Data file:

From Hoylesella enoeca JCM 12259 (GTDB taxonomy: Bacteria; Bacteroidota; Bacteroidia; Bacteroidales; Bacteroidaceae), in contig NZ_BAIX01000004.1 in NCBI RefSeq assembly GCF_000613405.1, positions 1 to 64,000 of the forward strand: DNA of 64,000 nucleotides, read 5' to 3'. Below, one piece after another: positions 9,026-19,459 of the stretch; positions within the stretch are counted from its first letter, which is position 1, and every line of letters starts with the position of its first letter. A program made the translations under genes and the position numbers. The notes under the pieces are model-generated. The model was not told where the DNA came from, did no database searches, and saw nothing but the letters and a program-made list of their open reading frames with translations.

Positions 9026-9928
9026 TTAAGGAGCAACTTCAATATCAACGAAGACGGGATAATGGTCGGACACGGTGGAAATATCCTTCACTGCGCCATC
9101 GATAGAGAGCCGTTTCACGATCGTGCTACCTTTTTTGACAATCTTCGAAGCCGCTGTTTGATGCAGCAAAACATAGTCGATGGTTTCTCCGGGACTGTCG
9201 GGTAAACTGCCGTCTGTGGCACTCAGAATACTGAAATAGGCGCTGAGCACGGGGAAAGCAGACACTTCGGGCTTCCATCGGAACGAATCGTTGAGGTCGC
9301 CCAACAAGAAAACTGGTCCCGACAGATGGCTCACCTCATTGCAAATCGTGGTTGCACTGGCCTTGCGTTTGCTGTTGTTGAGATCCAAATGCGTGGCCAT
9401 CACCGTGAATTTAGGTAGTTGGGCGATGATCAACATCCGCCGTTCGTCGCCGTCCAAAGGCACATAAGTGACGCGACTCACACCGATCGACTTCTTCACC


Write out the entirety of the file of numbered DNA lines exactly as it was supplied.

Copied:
From Hoylesella enoeca JCM 12259 (GTDB taxonomy: Bacteria; Bacteroidota; Bacteroidia; Bacteroidales; Bacteroidaceae), in contig NZ_BAIX01000004.1 in NCBI RefSeq assembly GCF_000613405.1, positions 1 to 64,000 of the forward strand: DNA of 64,000 nucleotides, read 5' to 3'. Below, one piece after another: positions 9,026-19,459 of the stretch; positions within the stretch are counted from its first letter, which is position 1, and every line of letters starts with the position of its first letter. A program made the translations under genes and the position numbers. The notes under the pieces are model-generated. The model was not told where the DNA came from, did no database searches, and saw nothing but the letters and a program-made list of their open reading frames with translations.

Positions 9026-9928
9026 TTAAGGAGCAACTTCAATATCAACGAAGACGGGATAATGGTCGGACACGGTGGAAATATCCTTCACTGCGCCATC
9101 GATAGAGAGCCGTTTCACGATCGTGCTACCTTTTTTGACAATCTTCGAAGCCGCTGTTTGATGCAGCAAAACATAGTCGATGGTTTCTCCGGGACTGTCG
9201 GGTAAACTGCCGTCTGTGGCACTCAGAATACTGAAATAGGCGCTGAGCACGGGGAAAGCAGACACTTCGGGCTTCCATCGGAACGAATCGTTGAGGTCGC
9301 CCAACAAGAAAACTGGTCCCGACAGATGGCTCACCTCATTGCAAATCGTGGTTGCACTGGCCTTGCGTTTGCTGTTGTTGAGATCCAAATGCGTGGCCAT
9401 CACCGTGAATTTAGGTAGTTGGGCGATGATCAACATCCGCCGTTCGTCGCCGTCCAAAGGCACATAAGTGACGCGACTCACACCGATCGACTTCTTCACC